Distance: 22,7 km (14,1 mi) for a total of 895,9 km (556,7 mi)
Ascent (ca.): 445 m (1460 ft)
Weather: Cloudy with much sunshine in between, warm
The first view from my tent this morning had something surreal.
I was just packing up when a car with an employee of the race course stopped by my side. He said he had already seen my tent during the night when doing his rounds and had wondered if some drunken bloke left over from the big race day party on Saturday was pitching there. He was relieved to see a harmless backpacker instead and even offered to get me a coffee or tea which I thankfully accepted. We chatted a bit and hearing I’m from Germany he told me he had been near Hameln and Lippstadt in his army times, just to continue that he thought Germany was better than England because green hills are nice but other things are more important. Well, what to answer?
The way out of Uttoxeter again required some instinct because no signs marked the Staffordshire Way. And this remained a constant problem over the day. At least from Eaton Hall on the way became better and following the river Dove even pretty. Here I was overtaken by a jogging lady with her dog which wouldn’t be notable except for the way she put the dog over a stile. She picked it up in her arms (and it wasn’t a tiny terrier or so) and literally threw it over the stile to sort itself back on his feet. Obviously, the dog was used to this procedure and didn’t complain.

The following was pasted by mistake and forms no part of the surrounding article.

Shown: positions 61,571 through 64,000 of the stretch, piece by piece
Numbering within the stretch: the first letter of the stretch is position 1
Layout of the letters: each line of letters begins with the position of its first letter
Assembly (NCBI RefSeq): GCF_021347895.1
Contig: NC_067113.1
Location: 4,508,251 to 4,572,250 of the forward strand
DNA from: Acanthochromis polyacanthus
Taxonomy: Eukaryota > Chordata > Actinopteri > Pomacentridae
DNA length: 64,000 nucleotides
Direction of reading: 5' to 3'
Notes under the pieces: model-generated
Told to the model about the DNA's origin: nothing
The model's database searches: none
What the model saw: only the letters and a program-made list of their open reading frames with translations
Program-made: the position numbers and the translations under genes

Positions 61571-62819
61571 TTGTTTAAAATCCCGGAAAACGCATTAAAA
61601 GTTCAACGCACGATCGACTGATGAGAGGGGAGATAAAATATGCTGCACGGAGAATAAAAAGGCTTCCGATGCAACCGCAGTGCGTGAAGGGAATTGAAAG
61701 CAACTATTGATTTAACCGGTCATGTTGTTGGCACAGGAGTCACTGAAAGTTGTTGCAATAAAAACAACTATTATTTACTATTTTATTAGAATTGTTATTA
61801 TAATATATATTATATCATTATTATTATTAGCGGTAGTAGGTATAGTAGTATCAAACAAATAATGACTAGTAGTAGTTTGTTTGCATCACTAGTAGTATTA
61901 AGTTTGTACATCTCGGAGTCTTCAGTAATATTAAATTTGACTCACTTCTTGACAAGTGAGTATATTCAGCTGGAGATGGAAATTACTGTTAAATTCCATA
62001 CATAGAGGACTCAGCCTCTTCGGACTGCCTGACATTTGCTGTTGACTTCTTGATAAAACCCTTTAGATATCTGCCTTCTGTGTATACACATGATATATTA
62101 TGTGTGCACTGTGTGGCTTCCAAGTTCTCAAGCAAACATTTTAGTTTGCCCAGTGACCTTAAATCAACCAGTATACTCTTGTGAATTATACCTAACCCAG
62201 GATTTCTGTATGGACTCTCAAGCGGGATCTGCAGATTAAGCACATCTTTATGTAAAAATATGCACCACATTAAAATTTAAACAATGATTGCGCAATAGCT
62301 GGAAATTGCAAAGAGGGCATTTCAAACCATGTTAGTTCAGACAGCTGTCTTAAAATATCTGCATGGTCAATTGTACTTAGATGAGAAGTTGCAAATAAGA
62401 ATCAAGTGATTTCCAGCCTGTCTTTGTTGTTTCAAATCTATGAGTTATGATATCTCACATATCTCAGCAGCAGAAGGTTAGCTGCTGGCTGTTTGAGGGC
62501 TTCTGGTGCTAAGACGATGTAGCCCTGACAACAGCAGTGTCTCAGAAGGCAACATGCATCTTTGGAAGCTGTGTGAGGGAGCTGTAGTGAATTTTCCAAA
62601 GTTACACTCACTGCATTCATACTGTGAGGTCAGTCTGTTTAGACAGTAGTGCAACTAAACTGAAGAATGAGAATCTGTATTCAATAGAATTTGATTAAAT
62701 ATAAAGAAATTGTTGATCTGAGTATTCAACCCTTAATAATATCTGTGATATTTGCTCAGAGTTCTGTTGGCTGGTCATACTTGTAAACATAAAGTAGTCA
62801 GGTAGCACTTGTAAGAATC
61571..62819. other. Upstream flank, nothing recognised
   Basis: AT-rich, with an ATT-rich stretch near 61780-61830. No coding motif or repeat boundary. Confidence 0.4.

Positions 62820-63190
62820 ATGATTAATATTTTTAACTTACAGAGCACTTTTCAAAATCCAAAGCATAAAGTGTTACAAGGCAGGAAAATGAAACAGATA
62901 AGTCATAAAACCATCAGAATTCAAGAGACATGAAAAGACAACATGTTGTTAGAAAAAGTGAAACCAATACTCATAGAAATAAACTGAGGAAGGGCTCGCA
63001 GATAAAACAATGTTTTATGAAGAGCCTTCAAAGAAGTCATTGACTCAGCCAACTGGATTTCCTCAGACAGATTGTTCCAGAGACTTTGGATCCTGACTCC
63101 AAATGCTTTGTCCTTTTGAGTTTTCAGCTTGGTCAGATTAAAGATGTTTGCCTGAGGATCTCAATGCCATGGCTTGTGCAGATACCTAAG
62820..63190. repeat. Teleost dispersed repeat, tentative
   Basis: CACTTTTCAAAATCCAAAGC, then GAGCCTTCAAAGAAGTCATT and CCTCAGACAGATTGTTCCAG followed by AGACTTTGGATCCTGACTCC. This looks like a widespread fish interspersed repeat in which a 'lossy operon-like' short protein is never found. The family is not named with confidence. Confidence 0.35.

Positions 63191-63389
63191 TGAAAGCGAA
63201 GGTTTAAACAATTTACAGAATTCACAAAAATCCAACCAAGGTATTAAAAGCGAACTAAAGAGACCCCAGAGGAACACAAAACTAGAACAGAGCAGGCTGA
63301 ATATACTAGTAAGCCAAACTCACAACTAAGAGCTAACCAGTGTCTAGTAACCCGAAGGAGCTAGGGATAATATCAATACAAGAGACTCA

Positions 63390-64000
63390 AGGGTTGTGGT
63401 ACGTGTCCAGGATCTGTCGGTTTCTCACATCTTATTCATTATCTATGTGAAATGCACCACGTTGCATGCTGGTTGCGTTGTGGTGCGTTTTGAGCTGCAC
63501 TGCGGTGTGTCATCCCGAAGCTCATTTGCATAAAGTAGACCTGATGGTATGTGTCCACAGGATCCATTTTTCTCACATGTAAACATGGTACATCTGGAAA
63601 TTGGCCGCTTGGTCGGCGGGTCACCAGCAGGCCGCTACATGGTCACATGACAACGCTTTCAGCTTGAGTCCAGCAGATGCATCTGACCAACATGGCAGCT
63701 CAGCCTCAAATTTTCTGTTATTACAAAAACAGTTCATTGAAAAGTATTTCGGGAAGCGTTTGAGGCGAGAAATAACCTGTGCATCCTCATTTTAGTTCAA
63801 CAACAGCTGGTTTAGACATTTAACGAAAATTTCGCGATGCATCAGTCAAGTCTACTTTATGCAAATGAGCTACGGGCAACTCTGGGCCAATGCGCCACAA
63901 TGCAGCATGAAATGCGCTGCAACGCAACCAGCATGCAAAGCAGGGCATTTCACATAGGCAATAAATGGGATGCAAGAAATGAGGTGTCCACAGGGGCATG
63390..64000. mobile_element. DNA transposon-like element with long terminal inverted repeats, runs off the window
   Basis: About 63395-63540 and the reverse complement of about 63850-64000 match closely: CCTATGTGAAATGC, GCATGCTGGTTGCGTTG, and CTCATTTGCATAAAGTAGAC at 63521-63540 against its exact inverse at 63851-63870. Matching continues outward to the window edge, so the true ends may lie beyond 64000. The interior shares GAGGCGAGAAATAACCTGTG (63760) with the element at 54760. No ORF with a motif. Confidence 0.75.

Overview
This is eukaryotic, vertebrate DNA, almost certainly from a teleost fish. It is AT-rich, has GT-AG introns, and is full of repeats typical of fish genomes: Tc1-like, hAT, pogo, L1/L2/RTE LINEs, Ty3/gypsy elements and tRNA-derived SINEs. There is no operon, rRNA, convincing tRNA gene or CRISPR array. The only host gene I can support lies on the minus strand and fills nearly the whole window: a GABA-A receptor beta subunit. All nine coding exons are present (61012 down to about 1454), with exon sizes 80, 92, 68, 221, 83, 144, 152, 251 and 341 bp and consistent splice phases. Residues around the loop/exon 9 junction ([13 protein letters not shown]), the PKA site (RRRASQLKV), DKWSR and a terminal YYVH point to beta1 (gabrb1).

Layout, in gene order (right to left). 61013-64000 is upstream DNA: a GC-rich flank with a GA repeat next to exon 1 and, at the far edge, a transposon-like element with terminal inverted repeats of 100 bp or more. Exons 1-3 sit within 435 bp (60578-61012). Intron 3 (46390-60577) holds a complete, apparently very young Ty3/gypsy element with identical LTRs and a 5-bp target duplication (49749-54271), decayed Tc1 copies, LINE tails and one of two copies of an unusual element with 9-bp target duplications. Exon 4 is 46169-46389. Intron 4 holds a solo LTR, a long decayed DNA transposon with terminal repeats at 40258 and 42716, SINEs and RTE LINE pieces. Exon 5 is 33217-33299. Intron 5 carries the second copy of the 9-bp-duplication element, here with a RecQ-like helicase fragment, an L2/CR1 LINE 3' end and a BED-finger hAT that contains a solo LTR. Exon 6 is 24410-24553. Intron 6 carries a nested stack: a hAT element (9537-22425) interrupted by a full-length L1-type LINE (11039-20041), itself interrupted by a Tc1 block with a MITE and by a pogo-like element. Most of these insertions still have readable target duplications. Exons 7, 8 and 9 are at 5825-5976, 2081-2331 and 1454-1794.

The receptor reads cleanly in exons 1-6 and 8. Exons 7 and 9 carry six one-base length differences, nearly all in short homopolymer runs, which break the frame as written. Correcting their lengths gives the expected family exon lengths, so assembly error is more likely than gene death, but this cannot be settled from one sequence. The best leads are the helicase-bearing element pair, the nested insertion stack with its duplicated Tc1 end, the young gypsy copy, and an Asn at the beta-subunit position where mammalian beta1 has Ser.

Shortly afterwards I entered Rocester where I just bought some provisions for elevenses before looking out for the Limestone Way which I wanted to follow from here. The first so called footpath was a brazenness: a gap between two houses filled with head-high nettles and definitely not used for a significant time. So I took the road again and checked at each crossing with my plotted route if the condition had improved. So I left the street a bit further on to walk towards Ellastone. The map indicated a pub there and I hoped it was already open for a pint. In fact, it wasn’t a usual pub but a high-class restaurant. I ordered a light lunch and enjoyed the sunshine as there were only a few miles left to the campsite where I wanted to stay.
During the day I pondered over the question if counties have a personality. This has been triggered by the counties with “shire” in their name. What I mean by “personality” is difficult to explain. It includes the landscape, the layout of the land by men to work on and with it, the people and their identification with it etc (I hope you get the idea). In that sense Cornwall definitely has a personality, everything there seemed to breathe “Cornish”, and to a lesser extent this is true for Devon, too. Somerset, I think, is too diverse in landscapes to develop something in the way I mean. But what now about the “Shires”?
Gloucestershire made a well-kept impression, tidy, orderly, proud of itself, the people somehow content to live here. Warwickshire was similar, I didn’t even noticed when exactly I moved from the one to the other. But I definitely noticed when I was in Staffordshire which,as I’m sorry to say, gave the impression of being decrepit and neglected. The difference is also told by waymarkers, signposts and stiles as the following which are representative. I could easily have chosen any other, typically the waymark badges consist only of small leftover segments indicating nothing anymore, everything wooden is often weathered beyond recognition or usability, the Limestone Way isn’t even named and the Staffordshire Way doesn’t look like something anybody takes pride in or do some maintenance on. In contrast, one signpost in Derbyshire where the way took me today for a short time.